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September 7, 2006

Ohio’s Fink tank

From the state that brought you America’s most successful sex-education program:

The state school board will consider Monday whether the debate over intelligent design vs. evolution should have a second coming.
At the request of the board, the Ohio Department of Education drafted a nine-page “Controversial Issues Template.”
Supporters say the template provides guidelines for discussion; opponents say the document is an-
other attempt to single out and cast doubt on widely accepted scientific theories.
The nine-page document itself is evolutionary. Earlier this year, a proposal was [made] to encourage debate of specific issues: Evolution, global warming and stem cell research.
Now, it encourages students to conduct research and have open discussion in the classroom.
The template is expected to get its first airing when the board and its committees hold their monthly three-day meetings in Columbus next week.
The proposal “is a lot of gobbledygook—it’s just another wedge into the teaching of ID in science classes,” said Martha Wise, a 28-year board member from Avon, who has been an opponent of the creationist supporters.
But seven-year board member Deborah Owens Fink of Akron said that those saying the template is about intelligent design are flat-out wrong.
“Whoever is starting that rumor doesn’t have a clue what’s going on,” she said. “Science is the process of inquiry and open discussion on any issue. True scientists don’t mind debate and discussion.”

Ah yes, science: a topic that wingnut Owens Fink—an associate professor of marketing at the University of Akron—is intimately unfamiliar with. Having lost her most recent battle to get intelligent design on the Ohio school curriculum, Owens Fink is back with an even more dishonest pitch, in the apparent belief that Ohioans have extremely short memories.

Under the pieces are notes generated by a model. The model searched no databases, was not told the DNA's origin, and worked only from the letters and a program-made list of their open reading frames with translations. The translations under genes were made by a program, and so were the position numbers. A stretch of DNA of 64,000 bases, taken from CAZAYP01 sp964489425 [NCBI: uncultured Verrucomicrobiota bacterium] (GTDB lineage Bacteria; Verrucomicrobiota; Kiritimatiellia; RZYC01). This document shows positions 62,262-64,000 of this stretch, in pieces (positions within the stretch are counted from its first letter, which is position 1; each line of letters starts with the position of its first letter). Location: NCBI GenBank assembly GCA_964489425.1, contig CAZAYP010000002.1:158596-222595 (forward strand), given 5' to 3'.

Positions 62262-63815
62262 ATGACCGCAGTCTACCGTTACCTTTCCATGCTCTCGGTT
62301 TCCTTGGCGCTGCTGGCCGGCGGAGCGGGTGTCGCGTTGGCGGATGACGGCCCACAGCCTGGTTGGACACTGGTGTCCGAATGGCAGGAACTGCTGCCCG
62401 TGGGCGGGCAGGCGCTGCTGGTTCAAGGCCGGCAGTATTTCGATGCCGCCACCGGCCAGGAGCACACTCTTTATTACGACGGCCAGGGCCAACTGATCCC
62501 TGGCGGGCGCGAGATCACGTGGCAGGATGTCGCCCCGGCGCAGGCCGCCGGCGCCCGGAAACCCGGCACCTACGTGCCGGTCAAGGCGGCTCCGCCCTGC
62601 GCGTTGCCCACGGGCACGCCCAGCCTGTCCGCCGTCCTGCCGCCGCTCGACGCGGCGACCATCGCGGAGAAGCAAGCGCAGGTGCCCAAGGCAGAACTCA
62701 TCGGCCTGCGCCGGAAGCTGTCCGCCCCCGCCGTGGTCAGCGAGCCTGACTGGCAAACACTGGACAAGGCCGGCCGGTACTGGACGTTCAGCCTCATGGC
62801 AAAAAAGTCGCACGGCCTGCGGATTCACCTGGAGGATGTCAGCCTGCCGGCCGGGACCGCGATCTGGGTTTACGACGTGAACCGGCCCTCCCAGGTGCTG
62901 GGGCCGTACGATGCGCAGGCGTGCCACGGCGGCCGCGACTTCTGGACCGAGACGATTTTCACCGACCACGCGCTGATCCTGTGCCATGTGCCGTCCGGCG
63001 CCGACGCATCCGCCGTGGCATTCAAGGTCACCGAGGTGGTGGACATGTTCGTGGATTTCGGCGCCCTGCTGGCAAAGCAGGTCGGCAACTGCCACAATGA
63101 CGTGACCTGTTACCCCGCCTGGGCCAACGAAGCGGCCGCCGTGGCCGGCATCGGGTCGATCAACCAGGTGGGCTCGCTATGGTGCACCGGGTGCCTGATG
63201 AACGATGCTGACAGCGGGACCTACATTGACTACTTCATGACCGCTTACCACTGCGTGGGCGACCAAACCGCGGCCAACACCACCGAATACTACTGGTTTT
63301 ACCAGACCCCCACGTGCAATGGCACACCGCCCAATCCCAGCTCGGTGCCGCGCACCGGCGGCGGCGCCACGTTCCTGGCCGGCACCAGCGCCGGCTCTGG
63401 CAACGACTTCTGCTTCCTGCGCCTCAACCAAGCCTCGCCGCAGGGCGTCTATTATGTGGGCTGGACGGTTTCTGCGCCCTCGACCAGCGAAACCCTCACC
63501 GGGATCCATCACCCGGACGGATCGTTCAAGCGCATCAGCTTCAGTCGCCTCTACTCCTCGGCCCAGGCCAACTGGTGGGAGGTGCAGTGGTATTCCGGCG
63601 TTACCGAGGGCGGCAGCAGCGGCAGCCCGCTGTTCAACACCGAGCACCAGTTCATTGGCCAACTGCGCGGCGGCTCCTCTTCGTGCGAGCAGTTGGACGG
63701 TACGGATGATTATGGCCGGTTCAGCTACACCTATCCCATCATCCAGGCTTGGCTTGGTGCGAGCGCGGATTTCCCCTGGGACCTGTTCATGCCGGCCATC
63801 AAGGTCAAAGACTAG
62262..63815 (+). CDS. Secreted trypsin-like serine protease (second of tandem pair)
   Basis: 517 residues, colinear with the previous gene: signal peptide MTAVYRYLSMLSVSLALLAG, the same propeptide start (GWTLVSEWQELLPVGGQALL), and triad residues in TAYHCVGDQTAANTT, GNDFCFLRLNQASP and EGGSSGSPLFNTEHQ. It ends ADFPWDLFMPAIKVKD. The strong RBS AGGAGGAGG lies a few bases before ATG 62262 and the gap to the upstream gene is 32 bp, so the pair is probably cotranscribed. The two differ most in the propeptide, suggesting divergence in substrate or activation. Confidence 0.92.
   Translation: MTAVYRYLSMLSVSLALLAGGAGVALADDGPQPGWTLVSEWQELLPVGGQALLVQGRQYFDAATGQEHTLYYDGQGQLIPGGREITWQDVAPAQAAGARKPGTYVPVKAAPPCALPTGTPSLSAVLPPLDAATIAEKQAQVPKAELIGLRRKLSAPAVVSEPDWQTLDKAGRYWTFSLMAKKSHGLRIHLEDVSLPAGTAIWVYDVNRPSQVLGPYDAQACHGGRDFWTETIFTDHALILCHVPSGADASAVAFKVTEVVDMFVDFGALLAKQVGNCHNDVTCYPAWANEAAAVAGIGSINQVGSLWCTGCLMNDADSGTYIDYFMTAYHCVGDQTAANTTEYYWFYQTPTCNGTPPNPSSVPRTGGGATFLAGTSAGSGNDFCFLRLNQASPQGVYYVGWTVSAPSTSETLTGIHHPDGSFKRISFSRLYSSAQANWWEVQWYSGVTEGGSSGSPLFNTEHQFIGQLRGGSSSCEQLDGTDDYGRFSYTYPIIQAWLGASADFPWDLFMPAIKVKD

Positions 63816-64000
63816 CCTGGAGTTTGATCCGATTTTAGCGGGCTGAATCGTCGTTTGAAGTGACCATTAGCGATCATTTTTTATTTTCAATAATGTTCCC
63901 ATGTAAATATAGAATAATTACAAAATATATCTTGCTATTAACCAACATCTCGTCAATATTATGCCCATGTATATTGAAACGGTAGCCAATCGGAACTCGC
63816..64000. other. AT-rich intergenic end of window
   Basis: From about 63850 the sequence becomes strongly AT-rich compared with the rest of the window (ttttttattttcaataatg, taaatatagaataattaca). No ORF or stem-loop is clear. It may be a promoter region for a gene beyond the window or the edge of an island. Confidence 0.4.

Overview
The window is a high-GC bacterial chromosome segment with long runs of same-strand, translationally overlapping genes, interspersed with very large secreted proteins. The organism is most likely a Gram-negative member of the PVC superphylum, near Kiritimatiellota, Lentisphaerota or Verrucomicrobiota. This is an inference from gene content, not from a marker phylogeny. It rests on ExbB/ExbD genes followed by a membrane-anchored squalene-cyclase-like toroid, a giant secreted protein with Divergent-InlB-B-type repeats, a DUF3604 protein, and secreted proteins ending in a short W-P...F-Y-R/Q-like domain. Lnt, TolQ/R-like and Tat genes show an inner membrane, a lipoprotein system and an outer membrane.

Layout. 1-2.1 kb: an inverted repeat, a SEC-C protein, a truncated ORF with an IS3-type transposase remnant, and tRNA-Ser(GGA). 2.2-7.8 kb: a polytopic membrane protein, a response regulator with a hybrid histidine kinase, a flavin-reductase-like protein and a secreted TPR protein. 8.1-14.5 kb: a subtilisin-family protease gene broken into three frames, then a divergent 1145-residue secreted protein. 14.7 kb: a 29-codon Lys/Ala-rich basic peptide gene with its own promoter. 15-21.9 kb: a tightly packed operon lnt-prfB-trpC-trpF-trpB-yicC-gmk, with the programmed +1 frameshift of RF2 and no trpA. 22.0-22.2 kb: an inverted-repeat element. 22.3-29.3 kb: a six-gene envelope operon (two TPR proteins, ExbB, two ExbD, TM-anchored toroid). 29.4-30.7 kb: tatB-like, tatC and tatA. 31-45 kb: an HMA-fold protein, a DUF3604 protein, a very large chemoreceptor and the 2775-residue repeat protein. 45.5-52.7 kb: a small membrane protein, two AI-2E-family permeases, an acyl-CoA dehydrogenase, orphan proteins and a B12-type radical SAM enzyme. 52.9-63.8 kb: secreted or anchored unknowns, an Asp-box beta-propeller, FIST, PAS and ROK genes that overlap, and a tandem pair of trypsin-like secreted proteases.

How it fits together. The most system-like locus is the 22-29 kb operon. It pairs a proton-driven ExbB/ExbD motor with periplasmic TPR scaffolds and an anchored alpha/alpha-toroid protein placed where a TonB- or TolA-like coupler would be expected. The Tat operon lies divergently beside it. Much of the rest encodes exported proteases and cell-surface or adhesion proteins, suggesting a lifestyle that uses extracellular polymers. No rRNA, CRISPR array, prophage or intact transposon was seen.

For all her denials, Owens Fink is of course a long-time ID apologist who in 2001 nominated Robert Lattimer, de facto leader of Ohio’s ID movement, to serve on the state’s educational science advisory committee. In an email to the Ohio Department of Education explaining her nomination (which was leaked to the Cleveland Plain Dealer), Owens Fink wrote that she was “very hopeful that Bob Lattimer and at least one other intelligent-design person can be included,” and added that, like Lattimer, she too felt “additional competing theories [should] be included as well—e.g. intelligent design.” (Lattimer, it should be noted, is a real stand-up guy who also opposes women’s and minority rights.)

Fortunately, Fink—who recently described the National Academy of Sciences as “a group of so-called scientists”—is headed back to the obscurity of the marketing faculty. In the upcoming November 7th school-board elections, she is being challenged by Tom Sawyer, a former Ohio congressman who chaired the House Education Committee during his time in the legislature, and was also a member of the education committee in the US House of Representatives. Sawyer was drafted to run by the group Help Ohio Public Education (HOPE), whose advisory board includes scientists from Case Western Reserve and Ohio State universities. Ironically, another of its board members is the Reverend George Coyne, former chief astronomer of the Vatican Observatory and a fervent opponent of ID. Because of his views, Coyne was fired by pro-creationist Pope Benedict in August.

As Kos notes, Tom Sawyer for Board of Education is one of those local campaigns that could use national support. Failing that, drop Owens Fink an email and let her know what you think of her seven-year campaign to undermine Ohio’s already ailing education system.

Posted by Stephen at 1:28 PM in Education | Evolution | Politics | Religion + cults | Science + technology | Permalink | TrackBack (0)

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